So they must be using the grants for other things than the "war on drugs" if this bothers them so much, right?

Seems like the police are routinely committing welfare fraud.
edit on 31-8-2013 by thisguyrighthere because: (no reason given)



posted on Aug, 31 2013 @ 11:20 AM
link   
reply to post by thisguyrighthere
 





concern is funding and not "public safety".


Public safety is their concern when they are lobbying for new toys. "We need a few drones to keep the public safe from the terrorists living in our city. Those drones will lower crime and make the area safe."


Peace



posted on Aug, 31 2013 @ 11:23 AM
link   
You can't hate on the po po for longing for the good old days. I, too, would be sad. I'd want a new police weaponised tank and a new system of inflicting pain. How can they get all this stuff now if they have to rely on funding and actually catching crims... it's the worst thing to ever happen to law enforcement, taking away free money.




posted on Aug, 31 2013 @ 11:26 AM
link   
I agree about the private prisons, it is no different than Judges who profit from DUI schools. The police don't have to worry about funding because when the money runs out the government will just take their pensions to pay for their "services".



posted on Aug, 31 2013 @ 11:51 AM
link   
How times have changed.


In the old days, possession was nine-tenths of the law. Nowadays, gossip has become nine-tenths of possession. Under asset-forfeiture laws and regulations, thousands of American citizens are being stripped of their property solely on the basis of rumors and unsubstantiated assertions made by government confidential informants.


fff.org...

Guilty until proven innocent


As a defendant in a civil case, property owners do not enjoy the same advantages as criminals like murderers or rapists do. Criminals are innocent until proven guilty. With “reverse onus” however, civil defendants bear the burden of proving their innocence. They are presumed guilty, and the presumption of guilt is all that is necessary for the government to seize the property of the accused. In other words, they are guilty unless they are able to prove that they are innocent.


janmorganmedia.com...

Thanks for comments
Peace



posted on Aug, 31 2013 @ 12:15 PM
link   

Originally posted by Swills
On a side note, if CO and WA can make their own state laws about MJ does that mean every state can now, effectively legalizing it?

As a resident of CO we were pretty surprised it passed. I imagine other states can do the same.

It was a process, approving medicinal use opened the door/changed many attitudes. Observing medical MJ facilities in operation allowed people to relax a bit. They have shown they're not instigators of crime, in fact many MJ facilities have become victims of crime, break-ins/robberies.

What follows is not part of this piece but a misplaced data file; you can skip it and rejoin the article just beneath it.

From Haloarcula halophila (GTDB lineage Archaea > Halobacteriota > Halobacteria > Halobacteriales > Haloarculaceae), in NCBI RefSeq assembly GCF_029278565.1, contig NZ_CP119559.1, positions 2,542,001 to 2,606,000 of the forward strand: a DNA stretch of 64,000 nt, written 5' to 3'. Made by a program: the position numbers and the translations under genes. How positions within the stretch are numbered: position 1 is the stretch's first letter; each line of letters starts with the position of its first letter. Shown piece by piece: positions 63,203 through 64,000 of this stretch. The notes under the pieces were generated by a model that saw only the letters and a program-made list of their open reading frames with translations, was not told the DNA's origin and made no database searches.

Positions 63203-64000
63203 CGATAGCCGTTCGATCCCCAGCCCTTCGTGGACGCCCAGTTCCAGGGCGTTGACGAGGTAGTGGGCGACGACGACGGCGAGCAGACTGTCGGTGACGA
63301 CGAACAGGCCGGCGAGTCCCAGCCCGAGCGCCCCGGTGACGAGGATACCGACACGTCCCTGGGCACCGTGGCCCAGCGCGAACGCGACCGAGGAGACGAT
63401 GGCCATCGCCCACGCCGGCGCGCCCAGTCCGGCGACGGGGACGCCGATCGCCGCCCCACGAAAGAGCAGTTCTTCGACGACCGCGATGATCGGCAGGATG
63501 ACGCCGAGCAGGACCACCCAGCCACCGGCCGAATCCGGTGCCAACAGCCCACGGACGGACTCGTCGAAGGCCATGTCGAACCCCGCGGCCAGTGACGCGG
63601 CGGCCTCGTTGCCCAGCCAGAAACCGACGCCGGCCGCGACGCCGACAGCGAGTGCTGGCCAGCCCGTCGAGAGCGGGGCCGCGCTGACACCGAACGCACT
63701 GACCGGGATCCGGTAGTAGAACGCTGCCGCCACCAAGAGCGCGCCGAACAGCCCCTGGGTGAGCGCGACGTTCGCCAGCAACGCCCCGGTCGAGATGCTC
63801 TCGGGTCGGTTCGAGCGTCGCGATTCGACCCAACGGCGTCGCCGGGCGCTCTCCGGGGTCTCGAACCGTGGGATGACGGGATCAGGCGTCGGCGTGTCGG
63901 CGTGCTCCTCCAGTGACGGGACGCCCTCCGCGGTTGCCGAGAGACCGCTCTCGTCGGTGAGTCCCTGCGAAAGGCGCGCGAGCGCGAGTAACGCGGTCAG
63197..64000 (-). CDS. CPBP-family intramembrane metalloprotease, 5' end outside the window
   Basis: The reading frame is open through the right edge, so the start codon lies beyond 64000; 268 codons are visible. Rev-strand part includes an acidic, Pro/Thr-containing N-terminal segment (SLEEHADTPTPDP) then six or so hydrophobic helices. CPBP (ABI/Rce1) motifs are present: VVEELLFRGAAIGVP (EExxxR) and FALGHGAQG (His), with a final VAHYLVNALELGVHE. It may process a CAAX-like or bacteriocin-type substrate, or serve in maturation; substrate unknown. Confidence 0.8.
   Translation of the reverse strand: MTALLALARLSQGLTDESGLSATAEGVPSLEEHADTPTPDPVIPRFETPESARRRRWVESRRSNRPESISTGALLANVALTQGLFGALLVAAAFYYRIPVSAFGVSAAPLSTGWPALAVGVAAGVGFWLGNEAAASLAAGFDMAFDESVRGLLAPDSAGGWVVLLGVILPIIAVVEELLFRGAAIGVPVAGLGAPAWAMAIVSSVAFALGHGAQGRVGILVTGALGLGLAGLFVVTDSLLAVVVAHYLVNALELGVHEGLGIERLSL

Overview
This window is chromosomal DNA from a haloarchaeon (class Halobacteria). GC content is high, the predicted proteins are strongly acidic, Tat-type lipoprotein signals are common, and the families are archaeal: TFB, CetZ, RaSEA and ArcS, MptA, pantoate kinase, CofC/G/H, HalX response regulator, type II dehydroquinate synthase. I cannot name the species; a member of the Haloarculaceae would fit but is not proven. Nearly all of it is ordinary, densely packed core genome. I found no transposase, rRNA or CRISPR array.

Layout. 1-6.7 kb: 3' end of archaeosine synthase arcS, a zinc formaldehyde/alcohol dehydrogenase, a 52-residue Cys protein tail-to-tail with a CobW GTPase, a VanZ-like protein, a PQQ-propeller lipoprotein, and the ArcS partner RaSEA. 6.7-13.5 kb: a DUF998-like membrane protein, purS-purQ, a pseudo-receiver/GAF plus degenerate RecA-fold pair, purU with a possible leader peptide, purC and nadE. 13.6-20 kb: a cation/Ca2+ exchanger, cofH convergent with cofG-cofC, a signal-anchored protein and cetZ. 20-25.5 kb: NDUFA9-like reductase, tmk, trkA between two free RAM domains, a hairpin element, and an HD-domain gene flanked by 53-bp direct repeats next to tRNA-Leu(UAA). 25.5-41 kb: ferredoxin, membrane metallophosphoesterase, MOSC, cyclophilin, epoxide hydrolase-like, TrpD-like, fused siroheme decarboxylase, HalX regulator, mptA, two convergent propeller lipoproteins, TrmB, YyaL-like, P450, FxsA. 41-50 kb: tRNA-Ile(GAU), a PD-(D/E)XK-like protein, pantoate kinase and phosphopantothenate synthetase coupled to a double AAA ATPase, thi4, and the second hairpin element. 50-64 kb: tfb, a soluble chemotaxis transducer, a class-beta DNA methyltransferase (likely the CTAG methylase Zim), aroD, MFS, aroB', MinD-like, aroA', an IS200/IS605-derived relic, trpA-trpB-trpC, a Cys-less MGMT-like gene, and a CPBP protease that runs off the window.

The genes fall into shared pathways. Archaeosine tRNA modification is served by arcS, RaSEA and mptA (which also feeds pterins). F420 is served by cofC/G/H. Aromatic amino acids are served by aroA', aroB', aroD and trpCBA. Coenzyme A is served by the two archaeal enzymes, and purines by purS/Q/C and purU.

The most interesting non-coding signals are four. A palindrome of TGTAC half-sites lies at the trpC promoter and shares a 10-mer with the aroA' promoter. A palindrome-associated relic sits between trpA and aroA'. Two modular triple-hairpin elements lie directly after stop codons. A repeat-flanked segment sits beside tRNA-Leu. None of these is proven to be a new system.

Baby steps is the way, getting it on the ballot/letting voters decide. It really depends on people's attitude. Citizens of CO and WA obviously felt mature/responsible enough to handle it. Unless you push for honest representation by government they'll keep doing what they think is best.

I'm glad the federal government has finally come around. It should pave the way for other states. I'm proud CO listened to the people.

Right now Colorado DOC is investigating the mess our probation/parole department is in. It's going to cost a lot of money rounding up criminals that should've never been released. Without MJ arrests/convictions clogging the system maybe we can do a better job keeping violent criminals from slipping through the cracks.



posted on Aug, 31 2013 @ 12:31 PM
link   
reply to post by jam321
 


Has anyone tried challenging this reverse onus thing in supreme court? There's nothing they can say to justify such.



posted on Aug, 31 2013 @ 01:13 PM
link   
It's not like the end of the War on Drugs. Now they can concentrate on truly dangerous substances.

It may require more work than going after docile potheads, but isn't what their armour is for? Heck, they might get a chance to put down some real crime.

Get over it!

edit on 31-8-2013 by Erongaricuaro because: (no reason given)



posted on Aug, 31 2013 @ 02:00 PM
link   

if CO and WA can make their own state laws about MJ does that mean every state can now


They said the same thing in calif then the feds went after everyone they thought were making a profit and even growers that were just breaking even.